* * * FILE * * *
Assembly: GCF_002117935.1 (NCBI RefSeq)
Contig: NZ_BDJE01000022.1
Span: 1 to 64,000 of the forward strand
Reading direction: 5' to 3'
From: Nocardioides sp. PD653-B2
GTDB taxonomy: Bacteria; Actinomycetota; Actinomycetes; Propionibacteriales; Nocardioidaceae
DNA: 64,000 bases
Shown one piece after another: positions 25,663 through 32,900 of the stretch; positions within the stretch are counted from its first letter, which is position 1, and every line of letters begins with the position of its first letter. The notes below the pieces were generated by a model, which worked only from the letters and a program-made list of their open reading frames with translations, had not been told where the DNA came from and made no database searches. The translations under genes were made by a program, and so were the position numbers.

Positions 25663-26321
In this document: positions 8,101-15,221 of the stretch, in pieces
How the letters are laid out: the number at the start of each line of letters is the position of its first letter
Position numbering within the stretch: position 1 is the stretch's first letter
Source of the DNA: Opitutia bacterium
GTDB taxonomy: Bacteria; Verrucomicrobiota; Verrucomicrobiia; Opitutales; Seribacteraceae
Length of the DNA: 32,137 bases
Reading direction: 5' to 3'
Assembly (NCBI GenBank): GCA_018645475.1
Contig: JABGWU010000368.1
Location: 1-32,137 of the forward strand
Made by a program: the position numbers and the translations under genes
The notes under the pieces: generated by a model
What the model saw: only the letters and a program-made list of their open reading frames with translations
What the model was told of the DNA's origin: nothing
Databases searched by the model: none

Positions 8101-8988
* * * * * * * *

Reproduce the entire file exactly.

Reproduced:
Assembly: GCF_002117935.1 (NCBI RefSeq)
Contig: NZ_BDJE01000022.1
Span: 1 to 64,000 of the forward strand
Reading direction: 5' to 3'
From: Nocardioides sp. PD653-B2
GTDB taxonomy: Bacteria; Actinomycetota; Actinomycetes; Propionibacteriales; Nocardioidaceae
DNA: 64,000 bases
Shown one piece after another: positions 25,663 through 32,900 of the stretch; positions within the stretch are counted from its first letter, which is position 1, and every line of letters begins with the position of its first letter. The notes below the pieces were generated by a model, which worked only from the letters and a program-made list of their open reading frames with translations, had not been told where the DNA came from and made no database searches. The translations under genes were made by a program, and so were the position numbers.

Positions 25663-26321
In this document: positions 8,101-15,221 of the stretch, in pieces
How the letters are laid out: the number at the start of each line of letters is the position of its first letter
Position numbering within the stretch: position 1 is the stretch's first letter
Source of the DNA: Opitutia bacterium
GTDB taxonomy: Bacteria; Verrucomicrobiota; Verrucomicrobiia; Opitutales; Seribacteraceae
Length of the DNA: 32,137 bases
Reading direction: 5' to 3'
Assembly (NCBI GenBank): GCA_018645475.1
Contig: JABGWU010000368.1
Location: 1-32,137 of the forward strand
Made by a program: the position numbers and the translations under genes
The notes under the pieces: generated by a model
What the model saw: only the letters and a program-made list of their open reading frames with translations
What the model was told of the DNA's origin: nothing
Databases searched by the model: none

Positions 8101-8988